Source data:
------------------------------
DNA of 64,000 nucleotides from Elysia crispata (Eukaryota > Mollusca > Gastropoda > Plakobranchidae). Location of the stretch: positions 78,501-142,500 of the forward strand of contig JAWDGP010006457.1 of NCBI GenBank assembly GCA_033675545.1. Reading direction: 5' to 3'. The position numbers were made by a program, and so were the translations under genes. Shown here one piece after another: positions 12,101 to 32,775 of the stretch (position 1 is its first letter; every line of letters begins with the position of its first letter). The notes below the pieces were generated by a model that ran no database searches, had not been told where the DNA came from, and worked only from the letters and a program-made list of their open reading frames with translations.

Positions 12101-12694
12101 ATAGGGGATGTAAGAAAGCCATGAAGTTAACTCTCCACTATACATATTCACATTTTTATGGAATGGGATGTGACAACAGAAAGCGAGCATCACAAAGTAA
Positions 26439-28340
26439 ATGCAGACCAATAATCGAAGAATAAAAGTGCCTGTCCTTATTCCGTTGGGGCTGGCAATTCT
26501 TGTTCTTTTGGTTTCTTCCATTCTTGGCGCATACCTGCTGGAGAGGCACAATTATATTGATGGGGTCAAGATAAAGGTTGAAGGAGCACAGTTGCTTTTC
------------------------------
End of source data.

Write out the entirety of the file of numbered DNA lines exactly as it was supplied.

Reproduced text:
DNA of 64,000 nucleotides from Elysia crispata (Eukaryota > Mollusca > Gastropoda > Plakobranchidae). Location of the stretch: positions 78,501-142,500 of the forward strand of contig JAWDGP010006457.1 of NCBI GenBank assembly GCA_033675545.1. Reading direction: 5' to 3'. The position numbers were made by a program, and so were the translations under genes. Shown here one piece after another: positions 12,101 to 32,775 of the stretch (position 1 is its first letter; every line of letters begins with the position of its first letter). The notes below the pieces were generated by a model that ran no database searches, had not been told where the DNA came from, and worked only from the letters and a program-made list of their open reading frames with translations.

Positions 12101-12694
12101 ATAGGGGATGTAAGAAAGCCATGAAGTTAACTCTCCACTATACATATTCACATTTTTATGGAATGGGATGTGACAACAGAAAGCGAGCATCACAAAGTAA
Positions 26439-28340
26439 ATGCAGACCAATAATCGAAGAATAAAAGTGCCTGTCCTTATTCCGTTGGGGCTGGCAATTCT
26501 TGTTCTTTTGGTTTCTTCCATTCTTGGCGCATACCTGCTGGAGAGGCACAATTATATTGATGGGGTCAAGATAAAGGTTGAAGGAGCACAGTTGCTTTTC